Attitudes of Business Executives and Union Leaders to Industrial Relations

Twenty-Three Years Later

Robert Spillane*

*Corresponding author for this work

Research output: Contribution to journalArticle

3 Citations (Scopus)


A survey of the attitudes of executives and union leaders to industrial relations issues was conducted by Walker in the 1950s. He reported significant ideological differences and found attitude patterns which can be characterised as pro-management and pro-union. Factor analysis showed several attitudinal dimensions to be involved in the items used and also some variation in the factor patterns of the groups. A follow-up survey in 1978 used many of the original items and sampled similar groups of executives and union leaders. Again significant attitudinal differences were found. Two decades later the attitude gap between the groups has decreased although wide differences re main. Attitudes to unions' striking, incentive schemes and the relative abilities of union leaders have changed, whilst strong support for the arbitration system as a peace-keeper has been confirmed.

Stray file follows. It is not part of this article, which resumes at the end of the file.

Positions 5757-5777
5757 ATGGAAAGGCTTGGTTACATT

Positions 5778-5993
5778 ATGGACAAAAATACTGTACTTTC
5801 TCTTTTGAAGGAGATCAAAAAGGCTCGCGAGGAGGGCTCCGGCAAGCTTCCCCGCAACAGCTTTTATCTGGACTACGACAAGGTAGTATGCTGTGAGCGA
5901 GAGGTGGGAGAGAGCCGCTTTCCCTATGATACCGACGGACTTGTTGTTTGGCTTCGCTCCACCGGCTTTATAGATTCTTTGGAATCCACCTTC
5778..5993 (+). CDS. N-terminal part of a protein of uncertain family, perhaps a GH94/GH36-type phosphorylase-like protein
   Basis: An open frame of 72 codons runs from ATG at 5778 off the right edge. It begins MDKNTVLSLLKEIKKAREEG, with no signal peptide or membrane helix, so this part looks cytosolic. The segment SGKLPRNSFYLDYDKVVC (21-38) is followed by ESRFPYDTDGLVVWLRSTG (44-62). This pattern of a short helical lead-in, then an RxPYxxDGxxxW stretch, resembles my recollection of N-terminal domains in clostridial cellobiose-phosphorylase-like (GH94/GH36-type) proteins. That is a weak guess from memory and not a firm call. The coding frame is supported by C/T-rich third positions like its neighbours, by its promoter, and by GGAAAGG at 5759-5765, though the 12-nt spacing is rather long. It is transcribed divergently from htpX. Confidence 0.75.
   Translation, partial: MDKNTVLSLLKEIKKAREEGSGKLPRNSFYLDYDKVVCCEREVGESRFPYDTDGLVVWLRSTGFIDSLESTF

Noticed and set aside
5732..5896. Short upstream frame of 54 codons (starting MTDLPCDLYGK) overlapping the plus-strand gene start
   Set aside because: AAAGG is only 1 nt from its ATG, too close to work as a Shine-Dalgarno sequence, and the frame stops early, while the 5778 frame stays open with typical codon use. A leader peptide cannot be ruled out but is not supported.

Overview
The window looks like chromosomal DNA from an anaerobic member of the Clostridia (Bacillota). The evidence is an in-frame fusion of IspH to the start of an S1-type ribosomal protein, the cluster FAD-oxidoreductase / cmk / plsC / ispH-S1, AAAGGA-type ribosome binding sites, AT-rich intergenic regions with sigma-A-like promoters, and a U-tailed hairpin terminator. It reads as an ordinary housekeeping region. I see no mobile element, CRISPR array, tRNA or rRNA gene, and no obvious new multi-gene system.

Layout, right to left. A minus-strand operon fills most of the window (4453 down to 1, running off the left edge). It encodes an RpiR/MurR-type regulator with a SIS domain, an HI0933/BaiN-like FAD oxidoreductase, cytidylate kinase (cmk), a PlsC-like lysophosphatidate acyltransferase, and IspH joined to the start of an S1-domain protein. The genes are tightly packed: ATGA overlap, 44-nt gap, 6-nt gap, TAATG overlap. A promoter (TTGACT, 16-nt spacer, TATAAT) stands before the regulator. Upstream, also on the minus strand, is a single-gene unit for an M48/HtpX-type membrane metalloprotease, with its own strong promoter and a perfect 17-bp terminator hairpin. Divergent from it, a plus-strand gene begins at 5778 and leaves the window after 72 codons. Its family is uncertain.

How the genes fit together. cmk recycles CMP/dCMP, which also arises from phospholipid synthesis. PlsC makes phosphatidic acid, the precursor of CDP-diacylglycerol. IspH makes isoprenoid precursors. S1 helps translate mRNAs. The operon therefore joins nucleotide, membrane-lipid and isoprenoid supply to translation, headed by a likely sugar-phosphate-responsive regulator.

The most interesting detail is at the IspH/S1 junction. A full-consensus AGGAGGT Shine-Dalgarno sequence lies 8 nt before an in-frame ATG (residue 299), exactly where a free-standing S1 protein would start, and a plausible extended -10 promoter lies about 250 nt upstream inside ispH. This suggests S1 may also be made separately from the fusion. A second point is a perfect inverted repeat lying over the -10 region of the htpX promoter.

Original languageEnglish
Pages (from-to)317-325
Number of pages9
JournalJournal of Industrial Relations
Issue number3
Publication statusPublished - 1980

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